Murch: Are we really that disconnected?
Former Washington Post and syndicated columnist David Broder died a little over two years ago in March 2011. One of his favorite places was Beaver Island, where he vacationed every year beginning in the mid-20th century.
His family recently released a book of his columns – “The Beaver Island Columns” – that either focus on or mention Beaver Island, or were written on the island when he was there. Proceeds from the book benefit Beaver Island Rural Health Center. Covering Washington politics, Broder would either write about the politics and use Beaver Island as a reference, or he would write about life on Beaver Island. There are 33 columns in the book.
French novelist Alphonse Karr wrote (editor’s note, French will not translate in online program) “Plus a change, plus c’est la mme chose.” which translates into “More that changes, more it is the same thing.” It has pretty much evolved into “the more things change, the more they stay the same.”
It’s a saying we hear quiet regularly, but if you want any more proof of that, the first column in Broder’s book points it out vividly. The column, A Sense of Community, was written in 1970 and starts off about back-to-school time on the island. In it, there are two quotes that bring it all together.
The first is a quote by then-Sen. Edmund Muskie of Maine, “Every American I have met wants this to be a whole country and one with a place for him and his family. The difficulty is we have grown so far apart, in every way, that what one man does to secure a place for himself strikes another as a threat to his own place – and so fear and distrust undermine the sense of wholeness that keeps us secure.”
The second reference is a quote he uses from Alexis de Toqueville. Chances are most people have no idea who de Toqueville is. He was another Frenchman, this time someone who would be considered a person who studied, wrote about and was an expert in sociology and political science. He also was a politician and wrote “Democracy in America” in the mid 19th century.
The quote of de Toqueville’s that Broder used in the column is “Some times occur in the life of a nation, when the customs of an old people are changed, public morality is destroyed, religious belief shaken, and the spell of tradition broken …” He continues with the quote, but I’ll cut it there.
Broder was writing columns right up to his death and I wonder if he realized that beliefs about our country’s people hadn’t changed in 40 years, or maybe he hadn’t remembered writing about the thought that citizens were developing a disconnect with each other in much of the same way we seem to be today – or at least as we seem to believe we are disconnected today.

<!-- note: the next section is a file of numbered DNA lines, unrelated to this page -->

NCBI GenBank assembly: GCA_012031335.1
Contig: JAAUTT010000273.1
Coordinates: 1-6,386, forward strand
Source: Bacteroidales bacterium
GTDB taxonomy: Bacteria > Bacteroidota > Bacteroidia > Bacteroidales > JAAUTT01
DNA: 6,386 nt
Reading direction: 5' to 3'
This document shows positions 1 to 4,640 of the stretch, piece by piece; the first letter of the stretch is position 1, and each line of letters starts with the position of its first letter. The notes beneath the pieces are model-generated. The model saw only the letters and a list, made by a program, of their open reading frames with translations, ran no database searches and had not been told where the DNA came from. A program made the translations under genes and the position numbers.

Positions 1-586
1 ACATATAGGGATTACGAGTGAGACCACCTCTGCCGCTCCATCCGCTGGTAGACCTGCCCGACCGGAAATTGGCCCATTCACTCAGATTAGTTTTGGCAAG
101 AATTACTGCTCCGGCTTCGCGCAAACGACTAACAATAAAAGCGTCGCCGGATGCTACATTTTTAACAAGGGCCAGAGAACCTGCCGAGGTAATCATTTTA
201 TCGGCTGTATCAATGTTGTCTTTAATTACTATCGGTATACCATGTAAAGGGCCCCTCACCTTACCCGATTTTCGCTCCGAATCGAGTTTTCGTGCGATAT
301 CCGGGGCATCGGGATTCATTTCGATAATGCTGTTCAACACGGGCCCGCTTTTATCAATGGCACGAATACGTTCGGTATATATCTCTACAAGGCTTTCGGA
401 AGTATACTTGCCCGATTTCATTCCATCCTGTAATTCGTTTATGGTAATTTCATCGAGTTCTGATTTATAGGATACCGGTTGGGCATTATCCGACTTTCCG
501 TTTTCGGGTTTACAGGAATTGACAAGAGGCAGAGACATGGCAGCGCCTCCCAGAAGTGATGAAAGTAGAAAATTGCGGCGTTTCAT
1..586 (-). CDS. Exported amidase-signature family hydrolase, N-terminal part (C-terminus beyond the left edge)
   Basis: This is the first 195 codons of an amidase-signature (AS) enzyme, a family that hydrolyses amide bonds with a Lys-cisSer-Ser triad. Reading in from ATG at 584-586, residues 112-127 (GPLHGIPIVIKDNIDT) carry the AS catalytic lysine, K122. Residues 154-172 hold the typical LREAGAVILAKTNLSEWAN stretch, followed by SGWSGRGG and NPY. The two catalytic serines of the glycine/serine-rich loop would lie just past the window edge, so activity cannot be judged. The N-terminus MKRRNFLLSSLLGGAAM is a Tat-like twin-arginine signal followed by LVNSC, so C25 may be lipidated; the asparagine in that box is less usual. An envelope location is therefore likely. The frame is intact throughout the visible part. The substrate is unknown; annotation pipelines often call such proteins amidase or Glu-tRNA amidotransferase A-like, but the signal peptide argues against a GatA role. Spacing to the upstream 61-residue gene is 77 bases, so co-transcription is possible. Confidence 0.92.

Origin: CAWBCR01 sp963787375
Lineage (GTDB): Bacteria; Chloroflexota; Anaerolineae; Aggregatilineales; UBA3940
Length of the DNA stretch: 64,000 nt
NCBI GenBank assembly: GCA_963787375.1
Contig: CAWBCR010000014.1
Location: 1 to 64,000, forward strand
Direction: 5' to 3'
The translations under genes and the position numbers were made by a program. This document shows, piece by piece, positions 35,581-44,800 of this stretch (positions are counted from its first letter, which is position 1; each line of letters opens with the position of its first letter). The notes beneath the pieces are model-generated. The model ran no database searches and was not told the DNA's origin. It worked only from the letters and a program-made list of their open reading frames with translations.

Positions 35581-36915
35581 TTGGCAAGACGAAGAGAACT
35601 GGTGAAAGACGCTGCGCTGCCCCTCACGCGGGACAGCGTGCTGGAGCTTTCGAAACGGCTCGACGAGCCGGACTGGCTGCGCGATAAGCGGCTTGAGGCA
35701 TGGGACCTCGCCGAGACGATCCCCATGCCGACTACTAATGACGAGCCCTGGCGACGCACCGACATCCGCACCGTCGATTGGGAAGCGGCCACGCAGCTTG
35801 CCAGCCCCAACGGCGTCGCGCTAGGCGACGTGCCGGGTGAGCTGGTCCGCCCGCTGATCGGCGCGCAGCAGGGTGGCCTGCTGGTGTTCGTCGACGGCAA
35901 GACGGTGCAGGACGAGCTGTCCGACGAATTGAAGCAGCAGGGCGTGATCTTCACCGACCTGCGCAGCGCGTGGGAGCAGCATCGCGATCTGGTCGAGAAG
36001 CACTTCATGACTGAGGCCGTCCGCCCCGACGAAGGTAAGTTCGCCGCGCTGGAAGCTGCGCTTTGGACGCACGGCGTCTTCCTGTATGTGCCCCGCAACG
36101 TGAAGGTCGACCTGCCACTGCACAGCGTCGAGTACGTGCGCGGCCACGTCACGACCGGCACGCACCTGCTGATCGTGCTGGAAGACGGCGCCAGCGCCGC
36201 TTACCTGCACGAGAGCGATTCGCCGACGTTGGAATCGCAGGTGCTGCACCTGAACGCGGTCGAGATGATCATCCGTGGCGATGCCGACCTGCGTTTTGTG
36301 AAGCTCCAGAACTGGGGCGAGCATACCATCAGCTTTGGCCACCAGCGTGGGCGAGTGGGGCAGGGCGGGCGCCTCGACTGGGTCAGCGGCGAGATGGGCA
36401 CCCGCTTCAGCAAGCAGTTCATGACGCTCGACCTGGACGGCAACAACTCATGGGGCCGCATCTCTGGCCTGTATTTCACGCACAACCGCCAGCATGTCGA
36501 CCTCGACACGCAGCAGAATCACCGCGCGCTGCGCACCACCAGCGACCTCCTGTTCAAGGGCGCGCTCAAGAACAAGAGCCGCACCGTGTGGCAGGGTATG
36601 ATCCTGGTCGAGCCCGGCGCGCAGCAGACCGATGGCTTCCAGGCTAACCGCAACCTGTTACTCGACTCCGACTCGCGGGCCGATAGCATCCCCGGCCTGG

And that is the point, I believe -that maybe we perceive our differences more than we actually have differences. The “American Dream” clich is used for way too many things. What the dream really boils down to is to be able to live in a manner that allows us to enjoy a certain way and standard of life.
We hear about the American Dream being about owning a home and the white picket fence, etc. But if that is really the case, then why are our cities growing and now have a greater combined population than rural areas for the first time in our nation’s history? Some of it is economy driven, but some of it stems from wanting to be around like-minded people and experience life in the same manner as those people.
So are we really that different and disconnected?
If we watch the news and listen to the talking heads and buy into the rhetoric, then yes we are. But if we look around at our neighbors and see that we attend the same events and like the same things and hope for the same things – the same dreams – then no, we aren’t that disconnected.
The beauty of our country is we have so many differences, that they make us the same because we hope those differences all drive us to the same goal – happiness and contentment. I’m reminded of those differences being minimal whenever we have a tragedy like the Boston Marathon bombings. The country came together and our resolve grew stronger – or strong again in case we believe it waned a bit.
To me the sights and sounds of the Boston Bruins fans singing the national anthem during the first game after the bombing shows that we are one nation -very different and very much the same.